“This can be the most amazing hour of your life.”
I was in a room that was about 95-degrees, and it was only getting hotter. My hamstrings were painfully tight, and sweat was already forming small ribbons down my back. I was in down-dog.
“Or, it can be the worst.”
I knew there was a catch.
Me and a few friends were at Prana Yoga for our new Monday night ritual of hot vinyasa followed by cold smoothies and warm brussel sprouts. It’s a nice tradition; Monday’s are actually one of my favorite days of the week, and I look forward to both capping the day and starting the week in a small room filled with other half-naked yogis drenched in sweat, harshly getting rid of whatever it was about the day through their pores.
“Just give yourself one hour — one simple hour — to do something for yourself. In this small amount of time, everything is only about you.”
The instructor’s words are smart. Moving from down-dog to plank, my breath is controlled, and I tune into my body. For once, other people don’t matter.
Then she added something along the lines of, “Take this time to devote your practice to a teacher from your childhood who made a big impact on your life.”
I was confused. I understood the sentiment behind her actions, yet after channeling my energy into making this the most narcissistic hour of my life, I couldn’t redirect my thoughts back to another person. So I (like Kelli, which I found out later) simply devoted the practice to myself.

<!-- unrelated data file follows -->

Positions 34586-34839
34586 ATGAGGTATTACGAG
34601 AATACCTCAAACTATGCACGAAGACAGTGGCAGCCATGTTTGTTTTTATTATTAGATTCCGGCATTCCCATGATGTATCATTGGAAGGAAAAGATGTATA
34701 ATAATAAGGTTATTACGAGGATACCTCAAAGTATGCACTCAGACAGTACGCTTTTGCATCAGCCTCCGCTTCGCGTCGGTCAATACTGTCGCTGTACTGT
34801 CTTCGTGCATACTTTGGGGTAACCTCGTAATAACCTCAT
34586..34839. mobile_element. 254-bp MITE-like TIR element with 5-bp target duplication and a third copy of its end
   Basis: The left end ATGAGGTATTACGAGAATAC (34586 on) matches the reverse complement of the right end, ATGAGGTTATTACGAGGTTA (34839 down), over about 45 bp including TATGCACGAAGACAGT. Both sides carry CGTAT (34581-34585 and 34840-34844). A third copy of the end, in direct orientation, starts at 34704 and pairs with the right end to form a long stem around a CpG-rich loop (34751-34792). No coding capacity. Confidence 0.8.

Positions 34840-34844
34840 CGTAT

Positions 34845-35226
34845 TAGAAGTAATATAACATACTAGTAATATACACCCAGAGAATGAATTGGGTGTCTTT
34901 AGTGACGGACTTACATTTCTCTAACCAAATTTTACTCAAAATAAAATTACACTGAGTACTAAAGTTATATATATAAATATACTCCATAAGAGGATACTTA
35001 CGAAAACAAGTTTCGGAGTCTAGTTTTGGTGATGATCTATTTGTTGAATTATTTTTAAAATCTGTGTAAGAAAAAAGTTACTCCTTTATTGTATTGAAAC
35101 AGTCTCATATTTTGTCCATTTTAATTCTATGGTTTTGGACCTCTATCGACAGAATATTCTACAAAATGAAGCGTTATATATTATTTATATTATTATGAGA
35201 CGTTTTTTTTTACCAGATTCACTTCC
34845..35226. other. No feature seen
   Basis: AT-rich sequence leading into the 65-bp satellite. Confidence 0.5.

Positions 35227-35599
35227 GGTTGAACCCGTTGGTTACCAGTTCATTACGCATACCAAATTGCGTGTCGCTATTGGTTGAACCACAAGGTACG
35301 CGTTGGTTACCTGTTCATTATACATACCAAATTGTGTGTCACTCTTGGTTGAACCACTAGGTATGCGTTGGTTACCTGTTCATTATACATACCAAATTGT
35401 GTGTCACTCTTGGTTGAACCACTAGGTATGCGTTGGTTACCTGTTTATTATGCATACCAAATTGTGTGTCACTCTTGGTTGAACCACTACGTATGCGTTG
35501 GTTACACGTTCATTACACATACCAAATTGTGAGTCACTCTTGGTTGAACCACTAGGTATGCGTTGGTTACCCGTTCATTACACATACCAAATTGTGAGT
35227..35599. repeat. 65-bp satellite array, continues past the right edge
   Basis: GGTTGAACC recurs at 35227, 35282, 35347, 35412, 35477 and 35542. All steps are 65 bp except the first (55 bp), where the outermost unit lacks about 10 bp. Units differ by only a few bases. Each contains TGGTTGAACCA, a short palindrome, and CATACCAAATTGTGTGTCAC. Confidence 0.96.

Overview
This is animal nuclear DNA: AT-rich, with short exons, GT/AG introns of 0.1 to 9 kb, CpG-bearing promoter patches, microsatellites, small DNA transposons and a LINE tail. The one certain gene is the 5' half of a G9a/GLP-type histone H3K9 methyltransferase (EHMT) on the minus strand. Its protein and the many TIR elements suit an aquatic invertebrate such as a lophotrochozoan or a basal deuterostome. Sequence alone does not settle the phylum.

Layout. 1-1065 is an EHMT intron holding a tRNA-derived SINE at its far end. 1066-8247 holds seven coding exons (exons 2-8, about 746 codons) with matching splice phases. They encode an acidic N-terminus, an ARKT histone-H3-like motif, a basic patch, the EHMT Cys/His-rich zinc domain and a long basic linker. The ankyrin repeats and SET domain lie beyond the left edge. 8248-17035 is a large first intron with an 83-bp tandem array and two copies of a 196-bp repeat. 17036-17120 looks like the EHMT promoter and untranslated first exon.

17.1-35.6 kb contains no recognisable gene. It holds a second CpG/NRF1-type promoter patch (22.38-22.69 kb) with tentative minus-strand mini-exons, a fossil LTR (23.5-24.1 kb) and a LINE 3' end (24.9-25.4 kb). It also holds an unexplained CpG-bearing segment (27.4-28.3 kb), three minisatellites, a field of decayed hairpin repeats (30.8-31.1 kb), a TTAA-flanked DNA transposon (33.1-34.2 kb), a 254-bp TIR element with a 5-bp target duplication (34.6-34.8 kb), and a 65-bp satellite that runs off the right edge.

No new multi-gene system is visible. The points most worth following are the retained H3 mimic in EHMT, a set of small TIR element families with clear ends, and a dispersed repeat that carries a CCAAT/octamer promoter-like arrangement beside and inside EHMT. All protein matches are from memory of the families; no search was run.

The first thing I tried to do for good ol’ self-devotion was let go. This idea of getting rid of thoughts is something I think about often (maybe that’s my problem?), and fail miserably at even more so. To be fair, the amount of thoughts we have daily is super overwhelming. The roundabout number is up for debate (how would you calculate it, anyway?) but some believe we conjure up to 60,000 thoughts a day. Doing a little math, that’s 2,500 thoughts an hour. So, to just throw out over two thousand thoughts during a yoga session is, well, hard.
Maybe I should have dedicated this to Mrs. Flood.
We’re moving through some flows at a rapid pace, and if it wasn’t for the whole 100-degree hot box thing, I think I would’ve faired a little better. We’re repeatedly moving into chaturanga, jumping up into chair pose and low lunge, and jumping back into the flow again. I’m hurting, I’m shaking. I’m convinced I’m sweating more than any other person in the room. Fuck: I’m thinking.
Yoga is without a doubt the most challenging thing I put my mind through. Stick me in a gym blasting Rihanna and I’ll vinyasa no problem — side plank and low lunge and sit in boat pose till I’m out in some river. But being able to do that in a yoga class doesn’t actually matter at all. What matters, as #namaste as it may sound, is to actually embrace that hour in the class and look inward, to stop fighting the heat and the burning and the tightness, and fall out of poses and climb into child’s pose and just accept it, and yourself, because that’s what you should do and it doesn’t matter and nothing matters, and the practice is wonderfully and selfishly yours…. and only yours.